Good Documentary Recommendations

17 Apr

This weekend has been crazy, but mostly because it’s been so productive.

Yesterday, I worked at the “Touch-A-Truck” event in Rogers, promoting our NWA Mini Grand Prix, which is coming up in May. After a long day of lifting kids in and out of our Grand Prix car, my face and neck were sunburned, and Holly (friend and fellow CARE Board member) and I were wiped out and ready to relax.

From the moment I finally got home, my weekend relaxation consisted of documentaries and cutting paper for the wedding invitations.

Today, I got through THREE documentaries, while printing, cutting and sizing my pretty paper.

The first was called The Human Experience. It was about a couple of brothers who traveled the world in search of answering questions about the human condition; “Who am I? Who is man? Why do we search for meaning?” They traveled from NY, where they gave up all of their belongings and lived as homeless men for several weeks, to Peru, where they worked with disabled kids, to Africa, where they befriended the abandoned lepers in the forests of Ghana. What the young men discover changes them forever. Through one on one interviews and real life encounters, the brothers are awakened to the beauty of the human person and the resilience of the human spirit.

As if that weren’t heavy on it’s own, I immediately proceeded to God Grew Tired of Us, a heart wrenching documentary about Sudan’s “Lost Boys” who escaped Sudan in search of life outside of torture, sterilization and imminent death. The film goes through the history of violence in Sudan and the challenge thousands of boys and girls faced to get away from the killing zones and into safer territory. They left their families and homes, to seek safety and found new families in each other. Several years back, the US passed legislation to bring some of the boys (now men) to the US and gave them the tools they needed to fit into society, build a life hear and make money that they could use to send back home, if they so chose. The film documents their first experiences with indoor plumbing, refrigeration, mattresses, apartments, cars, cities… politics. The end of the film culminated around reunions between a son (now a US citizen) and his mother in an airport in Philadelphia. My heart ached in the best possible way, as the boy who left his mom at 13, saw thousands of kids die during their journey to safety, and made himself a name in America, saw his mother in the airport. I highly recommend this one too, as it challenges perception, faith, and necessity of convenience, while shedding light (once again) on how spoiled we are as Americans, at the cost of true happiness.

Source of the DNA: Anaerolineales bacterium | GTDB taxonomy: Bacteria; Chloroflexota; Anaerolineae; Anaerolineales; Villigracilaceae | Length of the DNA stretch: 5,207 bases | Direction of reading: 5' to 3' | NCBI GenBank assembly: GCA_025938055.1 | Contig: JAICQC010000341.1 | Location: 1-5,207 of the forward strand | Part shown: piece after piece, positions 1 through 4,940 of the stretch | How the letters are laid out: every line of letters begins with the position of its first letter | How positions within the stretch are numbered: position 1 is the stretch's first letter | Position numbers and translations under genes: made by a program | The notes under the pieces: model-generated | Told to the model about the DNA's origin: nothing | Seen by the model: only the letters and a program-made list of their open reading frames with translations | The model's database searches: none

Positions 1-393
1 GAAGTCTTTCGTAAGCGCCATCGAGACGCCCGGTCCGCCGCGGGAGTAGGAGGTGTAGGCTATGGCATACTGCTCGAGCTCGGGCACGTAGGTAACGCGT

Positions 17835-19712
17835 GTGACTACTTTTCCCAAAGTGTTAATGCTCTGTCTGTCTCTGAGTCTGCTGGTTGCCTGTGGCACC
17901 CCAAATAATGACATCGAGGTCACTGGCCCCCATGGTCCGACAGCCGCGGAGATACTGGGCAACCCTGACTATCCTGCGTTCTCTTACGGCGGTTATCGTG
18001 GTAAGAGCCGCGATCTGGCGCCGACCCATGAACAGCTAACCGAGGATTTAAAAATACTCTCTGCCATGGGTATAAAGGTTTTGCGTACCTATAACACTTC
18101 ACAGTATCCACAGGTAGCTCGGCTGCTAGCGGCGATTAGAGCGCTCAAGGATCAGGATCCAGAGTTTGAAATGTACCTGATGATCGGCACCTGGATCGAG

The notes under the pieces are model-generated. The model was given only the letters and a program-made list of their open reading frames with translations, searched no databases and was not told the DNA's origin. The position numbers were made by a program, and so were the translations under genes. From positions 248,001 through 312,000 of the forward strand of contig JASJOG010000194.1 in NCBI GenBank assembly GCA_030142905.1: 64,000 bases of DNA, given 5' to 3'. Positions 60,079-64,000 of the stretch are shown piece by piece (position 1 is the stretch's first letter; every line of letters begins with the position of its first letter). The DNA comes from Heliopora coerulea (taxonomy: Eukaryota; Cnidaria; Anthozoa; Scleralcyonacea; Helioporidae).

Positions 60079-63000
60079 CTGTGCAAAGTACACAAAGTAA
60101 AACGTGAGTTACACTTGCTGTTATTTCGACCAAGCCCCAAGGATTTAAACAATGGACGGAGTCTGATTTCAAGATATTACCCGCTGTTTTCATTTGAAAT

Lastly, I watched Food INC – A brilliant documentary on the farming situation in the US. The film exploits the “farms” and the politics that run the farms, along with the lack of quality that goes into everything we eat. I urge everyone who has a mild interest in organic foods and wanting to put only good foods into their bodies, to watch this film ASAP. We can all make a difference, we just have to try. This film in particular, arose several questions in my own mind as well as an absolute confirmation that organic and local are the way we should eat. I could write about this one for pages, but let’s just say, it’s worth every minute… just don’t watch it while eating.


One Response to “Good Documentary Recommendations”

  1. Kate McQuillen April 19, 2011 at 9:30 am #

    So, I cried while watching Food Inc when they showed all the little chicks being unceremoniously brought in to the world, only to be immediately tossed, shoved, jabbed, and conveyor belted all over the place. It made me sick. However, it also motivated the heck out of me, and I’m really glad I saw it.

    BTW, another REALLY good doc is On the Line, it’s about the commercial fishing industry. But be warned, I watched it almost 2 years ago, and I haven’t been to sushi since, and I’m not sure I will go again. That’s not to say that I haven’t eaten fish, I have, but only fish I’d bought myself and knew where it came from.

    Sorry for the multiple paragraph comment. 🙂

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